More than 158,000 Quebecers are waiting for an operation, including 17,500 for more than a year. Who should go under the knife first? Health ethicists have been pondering the question since the start of the pandemic crisis. Three years later, they share their findings in a new book, Clinical ethics in times of pandemic. What lessons for the future?.
“What we have learned is that the current system deserves to be redesigned. There is certainly a fairer and more equitable way to provide access to surgery in Quebec,” said in an interview with the Duty Marie-Eve Bouthillier, ethicist at the CISSS de Laval, who led with the Drs Antoine Payot and Nathalie Gaucher the collective work published by Éditions du CHU Sainte-Justine.
According to her, it is time to “dust off” the current operating methods, based on the principle according to which each doctor prioritizes the patients appearing on his individual waiting list according to their clinical conditions and the operating time he needs. has.
“In the time of the pandemic, we thought that there should be a single list [d’attente]perhaps by specialty,” says Mme Bouthillier, who participated in the drafting of the prioritization protocol for access to surgeries of the Ministry of Health during the crisis. “But it is perhaps a bit of utopia. »
The three authors of the chapter devoted to this subject – the surgeon Serge Legault, the clinical ethicist Michel Lorange and the cardiologist Martine Montigny – propose to set up “a central technical platform by region, fed by operating requests from all the surgeons “. “The scheduling of surgeries is done at the regional level and takes into account the clinical needs of all patients, as well as considerations of quality of life and social integration. Surgeons would be assigned an operating priority according to the condition of their patient,” they suggest.
Difficult questions to ask
Access to surgery is one of the many topics covered in the 180-page book, the fruit of the collaboration of some forty authors and prefaced by Dr.D Joanne Liu, former international president of Doctors Without Borders.
The collective work addresses the famous triage protocol determining who would have been entitled to a bed or a respirator if they had run out during the pandemic. A disaster scenario that never happened, but still sends shivers down my spine.
Quebec is no longer there. However, he faces several difficult questions. Hospital beds remain closed due to severe staff shortages. Should choices be made about which patients to hospitalize? Aren’t we doing it a little already? After all, Quebec has just announced the deployment of home hospitalization, which aims in particular to free up hospital beds.
“Yes, there is already movement and decisions that have been made in this direction, says Marie-Eve Bouthillier. But there is still a long way to go. Beds are precious and should be used for people who really need them. »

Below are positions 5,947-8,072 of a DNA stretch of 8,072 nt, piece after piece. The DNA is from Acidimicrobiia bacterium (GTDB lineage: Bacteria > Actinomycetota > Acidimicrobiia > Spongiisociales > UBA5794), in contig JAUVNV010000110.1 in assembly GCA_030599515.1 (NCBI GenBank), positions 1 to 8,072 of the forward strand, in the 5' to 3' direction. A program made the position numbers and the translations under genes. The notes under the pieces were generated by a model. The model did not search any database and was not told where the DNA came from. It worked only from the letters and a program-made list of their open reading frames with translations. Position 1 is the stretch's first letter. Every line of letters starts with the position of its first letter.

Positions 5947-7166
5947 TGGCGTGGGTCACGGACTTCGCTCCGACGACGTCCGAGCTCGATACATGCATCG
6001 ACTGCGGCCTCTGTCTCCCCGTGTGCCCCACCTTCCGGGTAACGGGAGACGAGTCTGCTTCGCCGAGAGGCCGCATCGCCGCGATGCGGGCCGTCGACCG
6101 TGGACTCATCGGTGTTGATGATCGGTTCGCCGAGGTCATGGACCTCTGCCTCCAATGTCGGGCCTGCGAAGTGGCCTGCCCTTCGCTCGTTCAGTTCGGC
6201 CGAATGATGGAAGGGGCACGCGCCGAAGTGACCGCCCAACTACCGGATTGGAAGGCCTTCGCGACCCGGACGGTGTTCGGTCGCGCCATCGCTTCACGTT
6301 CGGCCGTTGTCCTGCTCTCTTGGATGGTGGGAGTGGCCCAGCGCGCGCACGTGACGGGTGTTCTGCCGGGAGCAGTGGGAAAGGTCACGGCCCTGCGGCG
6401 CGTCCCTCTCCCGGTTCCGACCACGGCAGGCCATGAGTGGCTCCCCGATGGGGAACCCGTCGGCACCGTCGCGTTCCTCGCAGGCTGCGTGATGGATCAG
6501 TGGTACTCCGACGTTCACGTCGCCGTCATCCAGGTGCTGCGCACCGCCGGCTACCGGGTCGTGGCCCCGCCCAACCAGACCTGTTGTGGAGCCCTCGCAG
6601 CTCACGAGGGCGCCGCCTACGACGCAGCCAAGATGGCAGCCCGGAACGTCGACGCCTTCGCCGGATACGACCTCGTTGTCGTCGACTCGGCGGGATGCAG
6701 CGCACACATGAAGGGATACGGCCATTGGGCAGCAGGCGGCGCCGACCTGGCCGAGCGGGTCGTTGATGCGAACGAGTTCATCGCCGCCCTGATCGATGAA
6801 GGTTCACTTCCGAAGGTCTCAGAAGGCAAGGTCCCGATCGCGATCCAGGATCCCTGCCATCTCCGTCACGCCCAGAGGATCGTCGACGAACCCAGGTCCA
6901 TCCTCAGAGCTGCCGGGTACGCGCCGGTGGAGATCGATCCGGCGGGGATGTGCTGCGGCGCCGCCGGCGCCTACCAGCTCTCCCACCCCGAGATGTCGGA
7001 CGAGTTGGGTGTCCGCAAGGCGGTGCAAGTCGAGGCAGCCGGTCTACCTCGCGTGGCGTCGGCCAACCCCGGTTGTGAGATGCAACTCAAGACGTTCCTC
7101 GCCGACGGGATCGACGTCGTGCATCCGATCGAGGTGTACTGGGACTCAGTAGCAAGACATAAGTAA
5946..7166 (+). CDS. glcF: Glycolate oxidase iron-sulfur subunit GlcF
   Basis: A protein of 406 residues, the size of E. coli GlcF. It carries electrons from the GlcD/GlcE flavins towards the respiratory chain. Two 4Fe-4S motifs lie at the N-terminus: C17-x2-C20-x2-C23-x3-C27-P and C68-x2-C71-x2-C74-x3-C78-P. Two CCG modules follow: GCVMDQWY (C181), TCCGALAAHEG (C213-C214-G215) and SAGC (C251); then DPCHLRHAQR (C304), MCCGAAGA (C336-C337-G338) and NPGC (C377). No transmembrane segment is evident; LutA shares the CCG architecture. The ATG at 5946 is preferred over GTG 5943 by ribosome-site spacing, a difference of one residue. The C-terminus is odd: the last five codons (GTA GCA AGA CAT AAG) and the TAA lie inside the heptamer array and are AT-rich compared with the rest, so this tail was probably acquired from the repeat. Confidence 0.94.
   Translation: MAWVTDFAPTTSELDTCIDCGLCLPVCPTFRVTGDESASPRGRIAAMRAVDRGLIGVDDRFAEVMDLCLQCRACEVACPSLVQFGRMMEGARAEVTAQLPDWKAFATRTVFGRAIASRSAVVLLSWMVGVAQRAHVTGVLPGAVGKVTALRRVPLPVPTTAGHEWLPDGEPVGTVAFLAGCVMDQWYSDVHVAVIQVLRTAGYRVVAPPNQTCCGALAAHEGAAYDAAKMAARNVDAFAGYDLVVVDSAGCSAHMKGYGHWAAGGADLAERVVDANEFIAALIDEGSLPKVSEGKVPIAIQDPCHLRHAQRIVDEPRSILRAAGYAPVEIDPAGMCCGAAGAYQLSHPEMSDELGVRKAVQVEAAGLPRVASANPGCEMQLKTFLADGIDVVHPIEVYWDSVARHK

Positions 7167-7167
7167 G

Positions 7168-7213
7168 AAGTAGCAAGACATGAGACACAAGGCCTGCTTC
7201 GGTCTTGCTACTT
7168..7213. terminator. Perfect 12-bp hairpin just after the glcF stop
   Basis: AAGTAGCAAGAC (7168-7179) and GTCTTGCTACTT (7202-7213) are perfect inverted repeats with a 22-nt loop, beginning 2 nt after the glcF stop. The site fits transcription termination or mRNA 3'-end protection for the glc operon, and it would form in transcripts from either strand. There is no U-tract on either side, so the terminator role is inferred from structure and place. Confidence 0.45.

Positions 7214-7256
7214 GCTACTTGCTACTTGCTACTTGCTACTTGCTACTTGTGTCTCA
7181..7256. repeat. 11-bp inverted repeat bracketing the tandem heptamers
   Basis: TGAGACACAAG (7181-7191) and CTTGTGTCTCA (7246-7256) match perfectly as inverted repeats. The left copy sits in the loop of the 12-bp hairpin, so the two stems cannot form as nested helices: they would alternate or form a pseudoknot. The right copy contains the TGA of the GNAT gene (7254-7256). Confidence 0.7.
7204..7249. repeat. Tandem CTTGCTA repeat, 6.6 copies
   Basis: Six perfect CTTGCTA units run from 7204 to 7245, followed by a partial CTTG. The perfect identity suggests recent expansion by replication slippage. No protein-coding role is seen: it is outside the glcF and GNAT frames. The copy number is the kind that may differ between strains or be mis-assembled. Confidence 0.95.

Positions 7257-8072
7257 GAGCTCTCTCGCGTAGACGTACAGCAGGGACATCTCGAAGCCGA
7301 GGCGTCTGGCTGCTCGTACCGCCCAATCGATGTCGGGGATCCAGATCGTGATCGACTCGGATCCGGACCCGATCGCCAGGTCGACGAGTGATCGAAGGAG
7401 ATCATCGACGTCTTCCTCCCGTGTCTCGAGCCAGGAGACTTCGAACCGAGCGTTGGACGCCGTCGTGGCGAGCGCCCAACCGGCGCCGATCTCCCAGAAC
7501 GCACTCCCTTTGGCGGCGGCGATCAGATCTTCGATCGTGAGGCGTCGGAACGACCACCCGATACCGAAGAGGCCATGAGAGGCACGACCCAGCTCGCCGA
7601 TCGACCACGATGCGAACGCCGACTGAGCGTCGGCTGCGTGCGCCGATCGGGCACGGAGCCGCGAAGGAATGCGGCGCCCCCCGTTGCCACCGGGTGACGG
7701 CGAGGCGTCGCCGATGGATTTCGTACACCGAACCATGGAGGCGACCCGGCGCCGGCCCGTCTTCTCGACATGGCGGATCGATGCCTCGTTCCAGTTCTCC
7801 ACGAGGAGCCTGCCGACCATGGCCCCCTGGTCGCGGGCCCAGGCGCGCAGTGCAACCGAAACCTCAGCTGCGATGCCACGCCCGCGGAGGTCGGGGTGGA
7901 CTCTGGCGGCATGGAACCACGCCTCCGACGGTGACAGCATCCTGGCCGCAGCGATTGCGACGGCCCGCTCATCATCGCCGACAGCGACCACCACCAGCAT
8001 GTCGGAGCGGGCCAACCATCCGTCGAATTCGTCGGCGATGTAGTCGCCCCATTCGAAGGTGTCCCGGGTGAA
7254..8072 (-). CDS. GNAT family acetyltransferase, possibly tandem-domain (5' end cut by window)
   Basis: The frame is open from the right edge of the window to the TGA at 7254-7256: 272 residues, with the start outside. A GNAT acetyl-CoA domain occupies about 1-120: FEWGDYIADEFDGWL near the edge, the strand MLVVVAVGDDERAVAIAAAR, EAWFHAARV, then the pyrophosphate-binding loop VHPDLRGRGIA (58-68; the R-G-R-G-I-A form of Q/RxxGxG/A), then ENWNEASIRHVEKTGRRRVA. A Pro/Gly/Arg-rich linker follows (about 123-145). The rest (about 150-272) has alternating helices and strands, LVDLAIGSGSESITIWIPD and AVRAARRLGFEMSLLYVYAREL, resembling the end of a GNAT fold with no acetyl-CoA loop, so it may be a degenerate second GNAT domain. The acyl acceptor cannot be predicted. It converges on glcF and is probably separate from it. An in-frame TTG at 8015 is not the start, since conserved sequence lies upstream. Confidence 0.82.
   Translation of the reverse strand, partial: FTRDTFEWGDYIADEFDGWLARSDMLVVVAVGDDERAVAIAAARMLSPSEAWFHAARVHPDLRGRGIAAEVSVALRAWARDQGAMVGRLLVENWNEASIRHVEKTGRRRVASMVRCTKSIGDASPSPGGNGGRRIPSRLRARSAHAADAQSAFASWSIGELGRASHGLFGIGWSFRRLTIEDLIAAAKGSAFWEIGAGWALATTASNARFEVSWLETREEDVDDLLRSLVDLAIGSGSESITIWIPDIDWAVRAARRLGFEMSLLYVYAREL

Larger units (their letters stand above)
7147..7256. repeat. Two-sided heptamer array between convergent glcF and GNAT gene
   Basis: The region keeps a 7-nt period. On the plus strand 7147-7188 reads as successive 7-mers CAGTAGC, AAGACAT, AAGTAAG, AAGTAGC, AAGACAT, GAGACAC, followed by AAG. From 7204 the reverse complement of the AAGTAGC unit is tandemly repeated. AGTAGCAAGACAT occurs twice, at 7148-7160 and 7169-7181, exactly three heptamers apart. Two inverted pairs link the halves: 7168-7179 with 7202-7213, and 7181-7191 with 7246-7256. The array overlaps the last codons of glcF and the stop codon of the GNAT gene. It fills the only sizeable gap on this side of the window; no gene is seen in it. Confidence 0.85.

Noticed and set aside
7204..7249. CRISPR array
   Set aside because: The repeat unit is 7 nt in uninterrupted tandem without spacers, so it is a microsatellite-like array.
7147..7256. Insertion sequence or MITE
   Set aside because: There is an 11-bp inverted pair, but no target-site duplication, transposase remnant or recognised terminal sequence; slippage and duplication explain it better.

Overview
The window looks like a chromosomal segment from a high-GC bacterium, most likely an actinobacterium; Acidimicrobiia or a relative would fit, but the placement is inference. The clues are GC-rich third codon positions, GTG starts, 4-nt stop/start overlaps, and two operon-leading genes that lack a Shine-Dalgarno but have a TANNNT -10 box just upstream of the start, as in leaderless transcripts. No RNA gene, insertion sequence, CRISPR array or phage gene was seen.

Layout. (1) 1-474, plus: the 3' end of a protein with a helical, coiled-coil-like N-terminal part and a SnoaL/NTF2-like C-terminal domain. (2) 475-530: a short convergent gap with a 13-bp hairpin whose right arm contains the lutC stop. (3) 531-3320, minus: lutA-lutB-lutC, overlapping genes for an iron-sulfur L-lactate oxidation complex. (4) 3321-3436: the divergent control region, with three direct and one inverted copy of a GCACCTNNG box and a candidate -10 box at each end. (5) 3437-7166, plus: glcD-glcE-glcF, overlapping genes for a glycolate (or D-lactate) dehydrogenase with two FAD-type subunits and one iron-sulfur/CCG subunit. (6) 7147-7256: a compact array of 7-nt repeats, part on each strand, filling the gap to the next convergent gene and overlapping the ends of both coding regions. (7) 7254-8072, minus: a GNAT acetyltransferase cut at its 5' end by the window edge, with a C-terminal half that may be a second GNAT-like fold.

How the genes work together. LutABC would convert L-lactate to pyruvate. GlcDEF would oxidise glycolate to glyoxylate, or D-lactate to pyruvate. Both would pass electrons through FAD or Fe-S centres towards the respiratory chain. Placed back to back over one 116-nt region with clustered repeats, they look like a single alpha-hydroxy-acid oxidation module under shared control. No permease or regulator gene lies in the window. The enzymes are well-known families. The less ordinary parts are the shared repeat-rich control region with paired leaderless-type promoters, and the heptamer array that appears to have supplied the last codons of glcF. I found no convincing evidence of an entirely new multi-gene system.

At the end of April, 12% of patients hospitalized in Quebec no longer required acute care. The government’s target is 8%. “Hospitalizing people for social reasons or because they have no other places to go, well that, of course, we have to organize ourselves differently”, continues the professor of clinical ethics at the University of Montreal (UdeM).
The well-being of healthcare workers must also be at the center of the government’s priorities, according to the Dr Antoine Payot, director of the clinical ethics unit at the CHU Sainte-Justine and of the clinical ethics office at the UdeM Faculty of Medicine. “How can we restore a form of power and legitimacy to the caregivers involved and perhaps break down the hierarchies that have been formed and which nevertheless demobilize some of the caregivers? »
During the crisis, doctors and health professionals worked hand in hand to find “creative ways not to close beds”, thus breaking the traditional silos. “The pandemic has subsided and we are returning a little to our old habits, deplores the Dr Payot. I have the impression that, now that we are no longer in a hurry, this dynamic has less of its raison d’être, at least in the eyes of the general organization. »
$50,000 drugs at any price?
Quebec society will also have to think about its health system, which “has reached its limits”, according to Marie-Eve Bouthillier. “Can we continue to do everything, all the time, for everyone? I think the answer is no. But how are we going to do it? I don’t have the answer to this question yet. »
She cites as an example experimental cancer treatments, which cost $50,000 or $100,000 and whose benefits can be uncertain. The system should “perhaps not” offer them “absolutely, at all costs, all the time”, she argues. “Sometimes, some doctors offer them somewhat out of a logic of hope or out of fear of talking about palliative and end-of-life care, or even because in medicine, the curing [guérir] surpasses the caring [prendre soin] “, she observes.
However, Quebec does not have unlimited means, recalls Mme Buthillier. Choices will have to be made. “I think it’s not just the network [de la santé] to choose. It is up to society, to the citizens,” she concludes.
The COVID-19 pandemic, a dress rehearsal for other emergencies?